Andover’s Progressive Reputation in Practice? LGBTQ Athletes’ Experiences Vary by Team

Alyssa Augustin ’15 boldly faces off against challengers on the wrestling mat, pinning her competitors with precision and skill. To anyone who watches her wrestle, the first word that comes to mind is “athlete,” not “lesbian.”

In the athletic community, Augustin is a wrestler. Race, religion, gender and sexuality are all labels that fall away once she steps onto the mat. At a school like Andover, Augustin can be accepted as just another athlete without having to face discrimination or bias based on her sexual orientation. However, Augustin’s experience was not always as smooth or accepting.

In an interview with The Phillipian, Augustin spoke about the differences between her middle school experience in Boonton, New Jersey, and her time at Andover, highlighting some of the discomfort she felt when participating in athletics back home.

“I wasn’t out then, not even to myself. My middle school was awful for a number of reasons. Mostly it was kids being racist and homophobic because they somehow thought that they were being funny,” said Augustin.

Now, Augustin competes at the Varsity level on Andover’s mostly-male wrestling team, and she finds the experience to be a vast improvement from middle school.

“Coming to Andover was a really weird contrast. People didn’t say horrible things at the lunch table or even in private. I probably came out to myself here because not only was it a fresh start to be myself, but also because there was a lot less pressure to avoid being the kid everyone was putting down, because that just doesn’t happen here,” Augustin said.

One of only four girls on the team, Augustin was named New England wrestling champion last year after she ousted every other girl in the league. Before this year, Augustin was the only girl on a co-ed team of around 30 athletes.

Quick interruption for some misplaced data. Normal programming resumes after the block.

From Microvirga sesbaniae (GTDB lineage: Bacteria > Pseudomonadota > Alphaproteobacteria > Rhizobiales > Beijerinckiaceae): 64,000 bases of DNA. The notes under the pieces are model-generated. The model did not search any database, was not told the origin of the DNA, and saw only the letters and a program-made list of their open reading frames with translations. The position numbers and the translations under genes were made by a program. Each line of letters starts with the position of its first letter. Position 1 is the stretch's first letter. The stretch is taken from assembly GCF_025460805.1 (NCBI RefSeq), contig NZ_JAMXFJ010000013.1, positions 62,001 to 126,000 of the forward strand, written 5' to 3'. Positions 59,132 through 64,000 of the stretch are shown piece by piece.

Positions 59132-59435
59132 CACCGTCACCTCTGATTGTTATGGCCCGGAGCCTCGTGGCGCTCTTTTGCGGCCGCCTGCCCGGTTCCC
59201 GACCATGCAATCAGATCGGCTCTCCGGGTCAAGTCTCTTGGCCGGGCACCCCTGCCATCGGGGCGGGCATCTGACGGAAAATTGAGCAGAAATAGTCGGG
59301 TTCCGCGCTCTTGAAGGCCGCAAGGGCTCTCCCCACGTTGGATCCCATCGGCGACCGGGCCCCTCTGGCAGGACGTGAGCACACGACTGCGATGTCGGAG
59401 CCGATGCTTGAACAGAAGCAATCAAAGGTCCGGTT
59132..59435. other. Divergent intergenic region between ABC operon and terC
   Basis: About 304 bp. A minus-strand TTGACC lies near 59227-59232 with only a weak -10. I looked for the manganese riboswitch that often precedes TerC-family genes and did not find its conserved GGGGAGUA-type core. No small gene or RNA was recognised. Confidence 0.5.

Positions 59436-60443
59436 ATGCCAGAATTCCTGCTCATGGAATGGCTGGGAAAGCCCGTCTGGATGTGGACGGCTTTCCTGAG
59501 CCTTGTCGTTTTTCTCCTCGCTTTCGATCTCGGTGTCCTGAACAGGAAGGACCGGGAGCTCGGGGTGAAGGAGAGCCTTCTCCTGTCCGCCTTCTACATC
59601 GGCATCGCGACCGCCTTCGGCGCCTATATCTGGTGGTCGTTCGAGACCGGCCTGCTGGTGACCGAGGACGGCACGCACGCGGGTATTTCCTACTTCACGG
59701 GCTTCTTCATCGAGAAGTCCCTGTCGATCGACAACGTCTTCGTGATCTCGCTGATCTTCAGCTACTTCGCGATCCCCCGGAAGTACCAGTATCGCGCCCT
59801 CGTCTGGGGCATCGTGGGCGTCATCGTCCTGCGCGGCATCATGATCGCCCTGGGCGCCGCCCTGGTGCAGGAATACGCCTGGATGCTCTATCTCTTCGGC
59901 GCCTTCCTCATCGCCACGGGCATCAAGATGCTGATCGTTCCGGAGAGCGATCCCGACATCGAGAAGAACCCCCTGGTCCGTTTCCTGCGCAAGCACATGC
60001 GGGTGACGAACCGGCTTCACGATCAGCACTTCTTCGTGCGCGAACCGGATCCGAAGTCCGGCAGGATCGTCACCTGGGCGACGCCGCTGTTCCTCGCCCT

Despite the predominantly-male nature of the wrestling team, the captains and the coach work hard to ensure that Andover Wrestling is a safe environment that respects the individuality of all of its members.

“My coach, at the beginning of the year, will say: ‘If you come on this team and you wrestle and you’re trying hard, you’re a wrestler,’ and he demands respect for every teammate, regardless of sexual orientation or gender,” said Augustin.

Not all athletes at Andover have had the same experience, however, and the acceptance of LGBTQ students varies between teams.

“I’ll never forget when the hockey team staged a homophobic skit at the A/E pep rally,” said Ben Talarico ’11, a cross-country and track runner who was openly gay during his time at Andover.

Incidents like these still occur and have occurred recently, despite Andover’s progressive nature, according to Sean Burkitt ’14, Co-Captain of Varsity Nordic and Varsity Cycling at Andover. He says these incidents can pass by without remark.

Kayla Thompson ’15, a member of Varsity Softball and a lesbian athlete, added, “Perhaps if Andover was more open about talking about heteronormativity or microaggressions, then they would happen less.”

Many LGBTQ athletes, though, would describe their experience with the athletic department as accepting and non-discriminatory, an improvement for students—like Augustin—who come from more judgmental athletic communities.